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Geodesic and MiSaTaQuWa equation of motion

  1. Feb 29, 2012 #1
    I am new to General Relativity and confused by the geodesic equation and MiSaTaQuWa equation. Most of the book saying that the geodesic equation is the motion of a particle in curved-spacetime. However, I read somewhere about this MiSaTaQuWa equation of motion. What is the difference between geodesic equation and this MiSaTaQuWa equation?

    If I want to describe the motion of a particle in curved-spacetime, which one should I use? The geodesic equation or the MiSaTaQuWa equation?

    Thanks for the help.
  2. jcsd
  3. Feb 29, 2012 #2


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    The geodesic equations describe the motion of a 'test particle' which is assumed to be very like a point. The MiSaTaQuWa equations are for a small extended body which itself has an interaction with the field.

    From Samuel E Gralla and Robert M Wald (2008) Class. Quantum Grav. 25 205009
  4. Feb 29, 2012 #3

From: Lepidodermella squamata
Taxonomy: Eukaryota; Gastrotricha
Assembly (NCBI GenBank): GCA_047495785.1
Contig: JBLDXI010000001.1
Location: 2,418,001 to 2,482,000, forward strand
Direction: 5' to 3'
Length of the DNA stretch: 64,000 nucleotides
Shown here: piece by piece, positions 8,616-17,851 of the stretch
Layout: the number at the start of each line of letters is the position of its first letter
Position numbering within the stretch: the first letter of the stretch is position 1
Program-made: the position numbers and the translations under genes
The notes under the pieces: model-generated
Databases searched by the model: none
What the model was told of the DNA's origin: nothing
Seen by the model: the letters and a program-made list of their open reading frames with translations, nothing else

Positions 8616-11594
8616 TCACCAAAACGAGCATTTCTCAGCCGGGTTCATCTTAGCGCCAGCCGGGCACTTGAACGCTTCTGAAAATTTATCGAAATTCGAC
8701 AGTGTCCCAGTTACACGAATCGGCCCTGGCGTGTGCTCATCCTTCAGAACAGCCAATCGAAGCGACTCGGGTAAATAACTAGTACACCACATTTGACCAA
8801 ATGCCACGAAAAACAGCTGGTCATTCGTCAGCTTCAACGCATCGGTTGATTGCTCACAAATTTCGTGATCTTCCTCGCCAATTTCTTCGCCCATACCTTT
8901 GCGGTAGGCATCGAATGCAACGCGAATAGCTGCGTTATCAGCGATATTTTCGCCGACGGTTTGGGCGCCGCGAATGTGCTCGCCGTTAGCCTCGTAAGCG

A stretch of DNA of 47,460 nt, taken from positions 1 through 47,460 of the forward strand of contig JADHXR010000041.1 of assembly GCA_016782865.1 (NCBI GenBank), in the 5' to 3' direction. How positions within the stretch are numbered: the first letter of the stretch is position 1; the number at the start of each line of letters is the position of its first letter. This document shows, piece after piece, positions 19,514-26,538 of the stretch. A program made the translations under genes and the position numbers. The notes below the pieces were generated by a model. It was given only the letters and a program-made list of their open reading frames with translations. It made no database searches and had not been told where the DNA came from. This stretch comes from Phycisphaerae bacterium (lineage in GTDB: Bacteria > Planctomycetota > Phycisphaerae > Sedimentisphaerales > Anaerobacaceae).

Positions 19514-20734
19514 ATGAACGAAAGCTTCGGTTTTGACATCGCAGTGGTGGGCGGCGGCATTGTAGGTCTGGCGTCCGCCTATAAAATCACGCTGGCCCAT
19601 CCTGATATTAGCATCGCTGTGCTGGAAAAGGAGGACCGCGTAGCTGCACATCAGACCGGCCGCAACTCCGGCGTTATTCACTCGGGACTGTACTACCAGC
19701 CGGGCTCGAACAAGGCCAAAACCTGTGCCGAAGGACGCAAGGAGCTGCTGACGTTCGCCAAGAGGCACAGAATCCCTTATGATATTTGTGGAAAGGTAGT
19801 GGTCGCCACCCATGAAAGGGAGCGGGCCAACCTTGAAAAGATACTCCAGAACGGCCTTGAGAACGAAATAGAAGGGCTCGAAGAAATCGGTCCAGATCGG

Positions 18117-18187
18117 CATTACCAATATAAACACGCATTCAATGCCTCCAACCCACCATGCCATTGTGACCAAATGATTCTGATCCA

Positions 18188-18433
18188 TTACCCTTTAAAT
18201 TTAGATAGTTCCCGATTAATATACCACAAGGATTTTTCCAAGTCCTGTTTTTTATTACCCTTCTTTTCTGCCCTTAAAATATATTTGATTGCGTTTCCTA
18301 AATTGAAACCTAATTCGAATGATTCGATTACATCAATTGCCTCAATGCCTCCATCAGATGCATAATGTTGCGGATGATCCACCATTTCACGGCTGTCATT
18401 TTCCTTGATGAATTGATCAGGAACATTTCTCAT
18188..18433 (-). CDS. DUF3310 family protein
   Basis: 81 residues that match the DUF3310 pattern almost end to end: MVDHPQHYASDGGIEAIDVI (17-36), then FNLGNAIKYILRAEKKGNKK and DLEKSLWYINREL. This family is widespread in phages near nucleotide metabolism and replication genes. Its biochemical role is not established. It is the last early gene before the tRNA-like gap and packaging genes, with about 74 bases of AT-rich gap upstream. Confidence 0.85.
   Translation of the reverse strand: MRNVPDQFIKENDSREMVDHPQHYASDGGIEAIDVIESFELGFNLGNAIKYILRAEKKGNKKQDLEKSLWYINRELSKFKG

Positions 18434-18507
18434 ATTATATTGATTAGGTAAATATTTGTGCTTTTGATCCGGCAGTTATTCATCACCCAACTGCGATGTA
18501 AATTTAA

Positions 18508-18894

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    http://relativity.livingreviews.org/Articles/lrr-2011-7/index.html [Broken]
    "It should be noted that Eq. (19.84) is formally equivalent to the statement that the point particle moves on a geodesic in a spacetime ..."

    "While geodesic motion has been demonstrated in the past, only in our case is the reference metric ... a vacuum solution of the Einstein equations through O(μ)."
    Last edited by a moderator: May 5, 2017
  5. Feb 29, 2012 #4
    In that case I would think it better to say that it co-determines the field as opposed to interact with the field.
  6. Mar 4, 2012 #5
    Does that means that geodesic equation describe the motion of a particle that doesnt interact with the field and the MiSaTaQuWa equation describe the motion of particle that interact with the field? Since any particle with mass will interact with the field, so does that means that geodesic equation only for massless or at least negligible particle?
  7. Mar 5, 2012 #6
    yep. Think of a real, finite-sized body that is small compared to its surroundings, and "Taylor expand" its motion in [size of body] / [scale of variation of external universe]. At lowest order you get geodesic motion, which is accurate enough for almost everything. The first correction is the gravitational self-force (described in a particular gauge by the MiSaTaQuWa equation).
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